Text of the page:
Pop Gear (1965)
15th September 2007
Goodness, what a year 1964 was. The federation of Rhodesia and Nyasaland was dissolved, Beatlemania arrived in America, the first Ford Mustang rolled off the assembly lines, the Rolling Stones released their debut album, BBC2 started broadcasting, the Vatican got rather upset about the female oral contraceptive pill, the Forth Road Bridge opened over the Firth of Forth (what happened to the other three?), Goldfinger was shown in cinemas for the first time and the house of commons voted to abolish the death penalty for murder.
It was also a good year for music, with the stars of the day still managing to dress smartly - with well pressed suits and good manners (well, for the cameras anyway - I'm sure some of their egos were just as big back then as they are now) and there's a good collection on show here. Even the surprisingly bright and jolly looking Jimmy Saville is on hand to introduce the various groups with various quips and quotes of the day. Were you a child of the sixties? If so, you're sure to find a song or two on here to jolt a memory or two. That is, of course, assuming you weren't smoking some products that you really shouldn't have been.
- Pre-credits: She Loves You - The Beatles
- Little Children - Billy J. Kramer and The Dakotas
- Make Him Mine - Susan Maughan
- Juliet - The Four Pennies
- The House Of The Rising Sun - The Animals
- A Little Loving - The Fourmost
- He's In Town - Rockin' Berries
- Have I The Right - The Honeycombs
- Rinky Dink - Sounds Incorporated
- World Without Love - Peter And Gordon
- Walk Away - Matt Monroe
- I'm Into Something Good - Herman's Hermits
- Tommy Quickly And The Remo Four - Humpty Dumpty
- Watcha Gonna Do - Billie Davis
- My Babe - The Spencer Davis Group
- Tabacco Road - The Nashville Teens
- What In The World's Come Over You - The Rockin' Berries
- For Mama - Matt Monroe
- Black Girl - The Four Pennies
- William Tell - Sounds Incorporated
- Google Eyes - The Nashville Teens
- Eyes - The Honeycombs
- Don't Let Me Be Misunderstood - The Animals
- Pop Gear - Matt Monroe
- End credits: Twist and Shout - The Beatles
Given the age of the programme the picture quality is surprisingly good. Sure, the print isn't the best you're going to see, but the colours are rich and vibrant with a good level of detail. Pixelisation and grain is a major problem throughout, but if you're on a nostalgia trip then it's not even worth worrying about. If you thought some of your shirts were a little on the bright side then you should really take a look at a few of them on show here still. Funny thing really, they're all probably back in fashion too!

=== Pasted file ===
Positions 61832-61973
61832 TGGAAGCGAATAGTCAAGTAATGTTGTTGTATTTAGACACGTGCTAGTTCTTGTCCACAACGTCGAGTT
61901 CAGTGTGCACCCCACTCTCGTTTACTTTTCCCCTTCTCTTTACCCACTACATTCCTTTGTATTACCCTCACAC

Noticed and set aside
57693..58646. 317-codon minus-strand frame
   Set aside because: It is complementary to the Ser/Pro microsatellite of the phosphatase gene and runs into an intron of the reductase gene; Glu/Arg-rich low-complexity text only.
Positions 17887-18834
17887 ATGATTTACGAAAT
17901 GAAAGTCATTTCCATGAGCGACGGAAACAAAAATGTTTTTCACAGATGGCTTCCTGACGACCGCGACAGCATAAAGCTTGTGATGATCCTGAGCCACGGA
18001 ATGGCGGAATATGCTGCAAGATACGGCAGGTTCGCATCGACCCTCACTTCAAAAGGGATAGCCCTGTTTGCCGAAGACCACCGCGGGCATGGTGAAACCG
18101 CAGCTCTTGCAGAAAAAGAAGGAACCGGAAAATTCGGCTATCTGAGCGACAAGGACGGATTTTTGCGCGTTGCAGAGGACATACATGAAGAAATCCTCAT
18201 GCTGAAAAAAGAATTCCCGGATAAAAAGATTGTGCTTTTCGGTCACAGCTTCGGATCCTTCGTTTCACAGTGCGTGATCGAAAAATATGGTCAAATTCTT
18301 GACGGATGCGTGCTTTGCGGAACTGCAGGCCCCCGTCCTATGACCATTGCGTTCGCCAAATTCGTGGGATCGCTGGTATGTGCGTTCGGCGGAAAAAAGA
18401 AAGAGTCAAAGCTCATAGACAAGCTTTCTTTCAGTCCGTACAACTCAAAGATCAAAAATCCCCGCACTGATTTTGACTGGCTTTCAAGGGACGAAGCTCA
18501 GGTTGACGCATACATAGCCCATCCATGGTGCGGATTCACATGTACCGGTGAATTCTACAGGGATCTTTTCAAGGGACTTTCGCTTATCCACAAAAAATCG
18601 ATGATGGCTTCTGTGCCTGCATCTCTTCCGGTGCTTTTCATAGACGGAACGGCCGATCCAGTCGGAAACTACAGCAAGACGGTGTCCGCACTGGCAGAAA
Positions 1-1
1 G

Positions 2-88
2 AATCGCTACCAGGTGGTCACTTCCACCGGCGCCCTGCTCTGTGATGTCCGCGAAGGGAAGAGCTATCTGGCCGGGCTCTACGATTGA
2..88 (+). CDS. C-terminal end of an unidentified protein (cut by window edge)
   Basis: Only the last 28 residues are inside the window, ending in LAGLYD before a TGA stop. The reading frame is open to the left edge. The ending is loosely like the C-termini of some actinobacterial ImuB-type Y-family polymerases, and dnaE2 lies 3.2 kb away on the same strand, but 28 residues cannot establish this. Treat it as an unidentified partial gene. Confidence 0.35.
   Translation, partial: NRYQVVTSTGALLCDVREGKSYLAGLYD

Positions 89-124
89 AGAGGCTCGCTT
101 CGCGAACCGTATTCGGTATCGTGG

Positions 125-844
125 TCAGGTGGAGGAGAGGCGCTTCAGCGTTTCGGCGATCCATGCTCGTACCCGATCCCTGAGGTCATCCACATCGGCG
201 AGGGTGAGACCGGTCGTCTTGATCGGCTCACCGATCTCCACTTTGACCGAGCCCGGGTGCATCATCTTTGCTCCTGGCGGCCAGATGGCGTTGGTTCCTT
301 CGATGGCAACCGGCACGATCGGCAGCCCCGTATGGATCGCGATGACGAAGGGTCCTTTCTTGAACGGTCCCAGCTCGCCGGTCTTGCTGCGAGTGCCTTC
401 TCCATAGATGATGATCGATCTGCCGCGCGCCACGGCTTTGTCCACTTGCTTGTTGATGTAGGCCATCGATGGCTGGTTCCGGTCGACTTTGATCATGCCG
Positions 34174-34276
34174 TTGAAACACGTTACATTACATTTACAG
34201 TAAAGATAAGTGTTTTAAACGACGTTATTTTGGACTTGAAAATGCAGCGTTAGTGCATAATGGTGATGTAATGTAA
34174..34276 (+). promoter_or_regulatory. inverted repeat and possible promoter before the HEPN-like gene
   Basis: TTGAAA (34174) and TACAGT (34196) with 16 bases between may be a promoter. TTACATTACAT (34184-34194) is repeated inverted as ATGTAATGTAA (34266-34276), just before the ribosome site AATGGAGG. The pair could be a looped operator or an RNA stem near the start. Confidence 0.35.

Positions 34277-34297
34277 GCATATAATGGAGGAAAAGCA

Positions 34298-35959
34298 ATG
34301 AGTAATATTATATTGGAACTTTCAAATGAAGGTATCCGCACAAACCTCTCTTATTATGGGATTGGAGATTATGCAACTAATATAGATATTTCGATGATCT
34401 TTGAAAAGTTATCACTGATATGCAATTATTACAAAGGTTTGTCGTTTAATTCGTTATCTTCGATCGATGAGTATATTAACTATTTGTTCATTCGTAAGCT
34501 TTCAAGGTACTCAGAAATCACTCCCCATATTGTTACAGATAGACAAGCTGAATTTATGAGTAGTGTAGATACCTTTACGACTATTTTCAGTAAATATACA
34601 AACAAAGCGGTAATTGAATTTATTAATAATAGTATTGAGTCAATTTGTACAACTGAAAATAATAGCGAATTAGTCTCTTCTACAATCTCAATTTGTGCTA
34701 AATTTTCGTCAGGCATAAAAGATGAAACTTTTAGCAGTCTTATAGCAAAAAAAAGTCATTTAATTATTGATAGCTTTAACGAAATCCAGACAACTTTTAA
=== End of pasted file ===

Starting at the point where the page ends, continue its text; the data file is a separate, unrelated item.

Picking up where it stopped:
Given the age of the material on offer the Dolby Digital 224 Kbps soundtrack is surprisingly good and involving enough to sing a long too. Sure, there's not going to be any amazing DTS soundtrack found here, but then again, when did your Beatles album suddenly start shaking the room with amazing 5.1 effects? Nope, the audio track more than meets its needs and, if anything, it completely exceeded my expectations. Still, anything too fancy then it would have really detracted from the original ambience of that Mersey beat. Ordinarily I would suggest discarding the surround system for a soundtrack such as this, but in the the case of Pop Gear, then you should definitely crank up the volume and enjoy - and that's from someone who wasn't even born in the 60s!
The menu is a static but scored affair. Each track can be individually selected from the Scenes menu whilst if you're feeling particularly nostalgic then the entire programme can be watched in one sitting. There's no extras as such, although the Beatles do make an appearance in the Pre-credits with She Loves You and again in the End Credits with Twist and Shout. Needless to say, they are accompanied by hundreds of screaming and crying women - something you'd never get at a Megadeath concert! The addition of the Beatles clips do have a faint whiff of padding to them, but I'm sure many a Beatles fan will be chuffed with their inclusion.
This is a cracking DVD and well worth a watch. If you were growing up in the sixties then they'll be plenty of bands and tunes on show to get you out of your chair and dancing around. However, this reviewer decided to show a parent the disc for their opinion and then had to endure an hour of reminiscing and being told about their teenage life. Still, their tales of the stars of the era, their antics and rather heavy smoking was interesting to listen to.
If you thought the tellybubbies were the perfect material to keep the kids quiet then Pop Gear is the absolutely perfect material for keeping the parents quiet too - well, OK, they have a tendency to start singing along too. Still, just for that, it gets bonus marks and a highly recommended! Now, where did I put those flares and flowery t-shirt?